A Prasanna, head of research, ICICI Securities Primary Dealership, Mumbai

“The news is definitely a big surprise. The timing just before this week’s board meeting suggests that there’s still a huge gap between government and RBI positions on key issues. Markets will now hope that the government has a plan of action ready so as to restore calm."

Ashwani Mahajan, Chief of an economic wing of Hindu Nationalist Rashtriya Swayamsevak Sangh, The fountainhead of the BJP

“I think it was unexpected, this is something not on expected lines. Our country runs on a system and it is not individual centric. Board of RBI comprises educated and learned people, there are economists on the board. They all are also opinionated. The board is not just a rubber stamp"

Anjali Verma, economist, PhillipCapital India, Mumbai

“This comes as a surprise, and should (have) an adverse impact on investor confidence."

Lakshmi Iyer, chief investment officer, fixed income, Kotak Mahindra AMC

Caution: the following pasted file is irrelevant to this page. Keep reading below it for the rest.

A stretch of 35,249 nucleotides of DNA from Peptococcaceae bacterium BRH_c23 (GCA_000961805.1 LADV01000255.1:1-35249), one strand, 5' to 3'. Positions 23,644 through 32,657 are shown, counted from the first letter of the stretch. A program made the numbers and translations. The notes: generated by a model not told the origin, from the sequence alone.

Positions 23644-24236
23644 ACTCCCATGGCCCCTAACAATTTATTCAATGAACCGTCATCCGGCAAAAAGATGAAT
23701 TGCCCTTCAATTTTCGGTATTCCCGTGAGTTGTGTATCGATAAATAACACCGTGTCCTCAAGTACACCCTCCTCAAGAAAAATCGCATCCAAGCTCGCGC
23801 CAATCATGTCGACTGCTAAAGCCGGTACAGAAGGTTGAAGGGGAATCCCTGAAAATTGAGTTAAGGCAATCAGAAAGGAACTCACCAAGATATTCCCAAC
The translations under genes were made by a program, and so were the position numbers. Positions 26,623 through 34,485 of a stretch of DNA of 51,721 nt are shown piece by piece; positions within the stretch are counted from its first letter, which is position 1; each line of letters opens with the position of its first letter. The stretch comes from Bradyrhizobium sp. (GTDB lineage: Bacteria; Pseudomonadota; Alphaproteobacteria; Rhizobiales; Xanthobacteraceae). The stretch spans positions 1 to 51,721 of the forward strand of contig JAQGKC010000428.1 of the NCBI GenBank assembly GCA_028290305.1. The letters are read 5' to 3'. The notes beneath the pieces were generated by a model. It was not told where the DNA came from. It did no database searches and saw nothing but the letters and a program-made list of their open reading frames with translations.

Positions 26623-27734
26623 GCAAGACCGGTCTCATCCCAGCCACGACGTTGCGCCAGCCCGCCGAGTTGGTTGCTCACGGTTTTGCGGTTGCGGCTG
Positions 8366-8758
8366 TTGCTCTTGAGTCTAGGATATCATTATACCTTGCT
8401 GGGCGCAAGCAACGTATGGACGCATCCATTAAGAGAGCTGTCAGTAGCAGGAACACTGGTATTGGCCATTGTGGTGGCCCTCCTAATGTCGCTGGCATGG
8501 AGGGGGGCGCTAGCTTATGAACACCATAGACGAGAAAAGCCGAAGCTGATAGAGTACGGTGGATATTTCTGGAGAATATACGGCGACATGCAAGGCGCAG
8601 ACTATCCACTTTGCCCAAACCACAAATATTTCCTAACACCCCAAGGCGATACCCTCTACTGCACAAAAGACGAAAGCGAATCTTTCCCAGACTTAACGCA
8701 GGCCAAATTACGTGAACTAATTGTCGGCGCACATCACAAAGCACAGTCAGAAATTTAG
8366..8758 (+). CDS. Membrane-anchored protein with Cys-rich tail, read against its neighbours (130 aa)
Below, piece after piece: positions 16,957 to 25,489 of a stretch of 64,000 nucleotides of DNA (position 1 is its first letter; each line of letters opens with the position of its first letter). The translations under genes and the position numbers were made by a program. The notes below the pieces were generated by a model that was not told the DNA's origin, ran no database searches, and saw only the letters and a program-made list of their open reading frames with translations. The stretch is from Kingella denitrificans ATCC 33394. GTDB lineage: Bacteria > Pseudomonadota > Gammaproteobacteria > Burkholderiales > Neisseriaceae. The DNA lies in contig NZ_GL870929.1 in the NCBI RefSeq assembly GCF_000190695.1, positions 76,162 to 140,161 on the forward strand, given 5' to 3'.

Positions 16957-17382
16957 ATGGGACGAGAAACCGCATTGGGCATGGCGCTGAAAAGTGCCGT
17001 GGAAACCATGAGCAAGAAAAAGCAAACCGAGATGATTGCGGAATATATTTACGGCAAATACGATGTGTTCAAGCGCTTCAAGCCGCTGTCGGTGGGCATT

“Markets were not prepared for this. Tomorrow is also the political uncertainty day. So, if that saves then you’ll see some saving grace. Otherwise, I don’t think markets may take this very kindly, especially dollar-rupee."

“I was not expecting this. From a markets standpoint, it might rebound, that’s a different thing, but for a knee-jerk reaction, I think it’ll be negative for dollar-rupee and, therefore, logically for bonds also. We’ll have to wait and watch."

Y H Malegam, former RBI board member

“Very unfortunate ... It’s a combination of what perhaps has been going on for a long time"

“One of the factors that could be affecting this is the fear that the (RBI) board is no longer independent ... therefore the governor maybe feeling the ability to function is in some sense being restricted."